Toasting women in animation, Spanish flair and MIFA’s 30th anniversary.
This month, over 7,000 creatives, professionals and other luminaries of the global animation industry will once again convene on a romantic lakeside ville of the Rhone-Alpes for the 2015 Annecy International Animation Film Festival. Running June 15-20, the renowned event will offer up an expertly curated selection of animated shorts, features, exhibitions and opportunities to mingle as it celebrates its return to the renovated Bonlieu after two years. Here is a taste of what will be on offer as the festival organizers finalize their plans:
“First of all, the poster is paying tribute to animation: the hands, wearing old gloves from the days of the first cartoons, are making shadow puppets, one of the first shapes ever projected and as old as mankind itself. This rabbit shadow puppet is my tribute to the Annecy Festival public. After 20 years of regular visits to the Festival, I’ve heard this unique and very enthusiastic chant from the public of ‘Le lapin… Le lapin!” many times. The hands that are making the shadow puppets are a woman’s. She is the main element of the poster because Annecy 2015 is dedicated to women. This woman, dressed in red against a yellow background, is a flamenco dancer… because this year’s guest country is my neighbour, Spain.”
— Portuguese animator Regina Pessoa (Tragic Story with Happy Ending) on her “Curves and Shadow” design for this year’s official festival poster.
Vive les ‘Animateuses’
The Annecy organizers have taken a step to atone for the animation “boys’ club” and its history of marginalizing women by boldly dedicating this year’s edition to the heroines of the medium. Receiving this year’s Honorary Cristal is Florence Miailhe (First Sunday in August, Conte de quartier), whose particular “film painting” style and poetic storytelling have earned her awards and acclaim for over 20 years.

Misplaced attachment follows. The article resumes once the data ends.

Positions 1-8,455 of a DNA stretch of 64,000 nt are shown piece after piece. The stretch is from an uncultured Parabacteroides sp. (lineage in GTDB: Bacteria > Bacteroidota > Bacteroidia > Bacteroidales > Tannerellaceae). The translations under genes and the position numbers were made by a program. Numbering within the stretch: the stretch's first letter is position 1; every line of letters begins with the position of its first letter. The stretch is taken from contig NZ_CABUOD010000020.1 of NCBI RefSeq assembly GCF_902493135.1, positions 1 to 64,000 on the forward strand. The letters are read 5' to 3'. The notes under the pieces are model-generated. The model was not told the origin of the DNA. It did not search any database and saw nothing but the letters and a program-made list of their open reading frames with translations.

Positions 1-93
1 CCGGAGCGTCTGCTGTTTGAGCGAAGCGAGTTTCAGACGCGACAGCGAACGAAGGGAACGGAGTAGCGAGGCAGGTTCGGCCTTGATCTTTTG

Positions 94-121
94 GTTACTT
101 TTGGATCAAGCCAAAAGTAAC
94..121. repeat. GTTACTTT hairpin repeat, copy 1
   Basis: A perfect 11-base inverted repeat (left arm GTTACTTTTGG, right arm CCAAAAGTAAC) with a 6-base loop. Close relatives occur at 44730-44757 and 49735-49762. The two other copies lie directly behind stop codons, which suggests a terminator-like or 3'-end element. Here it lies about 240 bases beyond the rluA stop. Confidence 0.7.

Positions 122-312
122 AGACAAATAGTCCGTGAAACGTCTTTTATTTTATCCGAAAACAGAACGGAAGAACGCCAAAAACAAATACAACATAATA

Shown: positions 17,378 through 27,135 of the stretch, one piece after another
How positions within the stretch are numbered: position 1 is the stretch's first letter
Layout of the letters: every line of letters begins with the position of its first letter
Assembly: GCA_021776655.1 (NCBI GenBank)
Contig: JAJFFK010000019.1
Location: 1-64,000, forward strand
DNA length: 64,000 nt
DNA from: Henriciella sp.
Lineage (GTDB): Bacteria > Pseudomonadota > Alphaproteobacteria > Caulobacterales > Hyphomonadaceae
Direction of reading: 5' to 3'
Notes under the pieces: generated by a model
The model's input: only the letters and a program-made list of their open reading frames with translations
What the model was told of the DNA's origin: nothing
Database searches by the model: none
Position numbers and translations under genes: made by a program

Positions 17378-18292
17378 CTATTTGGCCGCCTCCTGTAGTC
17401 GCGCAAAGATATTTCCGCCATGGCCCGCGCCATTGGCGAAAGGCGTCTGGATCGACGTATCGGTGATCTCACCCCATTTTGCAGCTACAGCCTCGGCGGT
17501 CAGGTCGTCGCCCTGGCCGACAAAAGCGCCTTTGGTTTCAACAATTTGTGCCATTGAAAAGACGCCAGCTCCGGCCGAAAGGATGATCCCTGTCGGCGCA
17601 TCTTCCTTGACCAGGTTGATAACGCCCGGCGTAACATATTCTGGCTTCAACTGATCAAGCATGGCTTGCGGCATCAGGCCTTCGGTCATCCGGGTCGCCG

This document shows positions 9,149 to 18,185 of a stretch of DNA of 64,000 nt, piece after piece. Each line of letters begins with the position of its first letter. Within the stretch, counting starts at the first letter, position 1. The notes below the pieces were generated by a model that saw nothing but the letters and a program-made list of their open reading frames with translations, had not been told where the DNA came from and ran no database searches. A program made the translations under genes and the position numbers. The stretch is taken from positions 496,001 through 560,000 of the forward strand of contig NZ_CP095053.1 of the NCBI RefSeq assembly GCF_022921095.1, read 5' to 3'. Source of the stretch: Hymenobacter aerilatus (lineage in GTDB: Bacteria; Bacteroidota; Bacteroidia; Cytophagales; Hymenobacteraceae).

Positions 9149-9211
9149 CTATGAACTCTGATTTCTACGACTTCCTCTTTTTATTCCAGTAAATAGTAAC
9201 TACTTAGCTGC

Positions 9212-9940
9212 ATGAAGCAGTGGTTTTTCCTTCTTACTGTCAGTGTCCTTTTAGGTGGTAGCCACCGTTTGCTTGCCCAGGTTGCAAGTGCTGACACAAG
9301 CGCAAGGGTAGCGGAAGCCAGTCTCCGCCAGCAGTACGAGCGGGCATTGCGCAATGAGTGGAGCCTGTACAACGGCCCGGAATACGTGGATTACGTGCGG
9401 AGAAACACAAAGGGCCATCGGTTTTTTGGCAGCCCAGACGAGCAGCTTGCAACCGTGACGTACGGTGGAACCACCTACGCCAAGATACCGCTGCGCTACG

This is also the first year the festival has an exclusively female jury. Director Marge Dean, producer Valerie Schermann and film critic Guillemette Odicino (Features); director Isabel Herguera, producer Bonnie Arnold and director Niki Lindroth Von Bahr (Shorts); president/CEO of the Society for the Development of Cultural Enterprises Monique Simard, CinemaChile executive director Constanza Arena and Tricky Women Festival CEO Waltraud Grausgruber (TV/Commissioned); and filmmaker/educator Stacey Steers, festival curator Marina Kozul and Zorobabel co-founder Delphine Renard (Graduate/Off-Limits) perform the 2015 honors.
Get with the Program
With over 200 films across its official selection categories — not to mention out of competition screenings — attendees will get a small taste of how hard it was to narrow down the 2,000-plus submissions! Special programming this year will highlight the work of women animators, as well as student films from Gobelins paying tribute to some of the genre’s most important female figures. This edition also sees the return of a “guest country,” and the festival will pay tribute to work from Spain with eight programs, a DVD book and more. Of course, you have to experience the summer ambience of a viewing at one of the four outdoor screens!
The Big Picture
There are simply too many exciting short-format projects to sum up in these pages — but we can try to tackle the expanding features line-up. Salma Hayek’s collaborative labor of love The Prophet will open the festival.
In competition are Adama by Simon Rouby (France), Avril et le Monde Truque by Franck Ekinci & Christian Desmares (France/Canada/Belgium), Mune by Alexandre Heboyan & Benoit Philippon (France), Pos eso by Sam Orti (Spain), Sabogal by Juan Jose Lozano & Sergio Mejia Forero (Colombia), Sarusuberi: Miss Hokusai by Keiichi Hara (Japan), The Case of Hana & Alice by Shunji Iwai (Japan) and Tout en haut du monde by Remi Chaye (Denmark/France).
Disney-Pixar will encore its Cannes premiere of Inside Out, as well as offering a sneak peek at Zootopia and first footage from The Good Dinosaur. More eclectic screenings include Ghost in the Shell: The Movie from Kazuchika Kise & Kazuya Nomura, animated documentary Magic Mountain, the resurrection of Richard Williams’ The Thief and the Cobbler, a preview of Folimage’s Phantom Boy and the first act of Ankama’s debut feature Dofus – Book 1: Julith.
Bon Anniversaire, MIFA!
How time flies — this year’s three-day International Animation Film Market (June 17-19) marks 30 years of what toon biz types the world over know as MIFA. By the numbers, this year will see 2,450 accredited attendees, 334 buyers and distributors and 513 exhibitors representing 73 different countries — not to mention the 230 pitch projects submitted, a small fraction of the thousands of titles that will be mulled over by decision makers from across the globe during the event.
In addition to the focus on guest country Spain, MIFA will present Territory Focus programs on Mexico, Vancouver’s animated history and France/Quebec partnership opportunities. The Studio Focus sessions boast big studio names, with Disney presenting on The Art of Character Development, Cartoon Network showcasing its in-house shorts program, Nickelodeon’s spotlight on its Global Animated Shorts Program and more.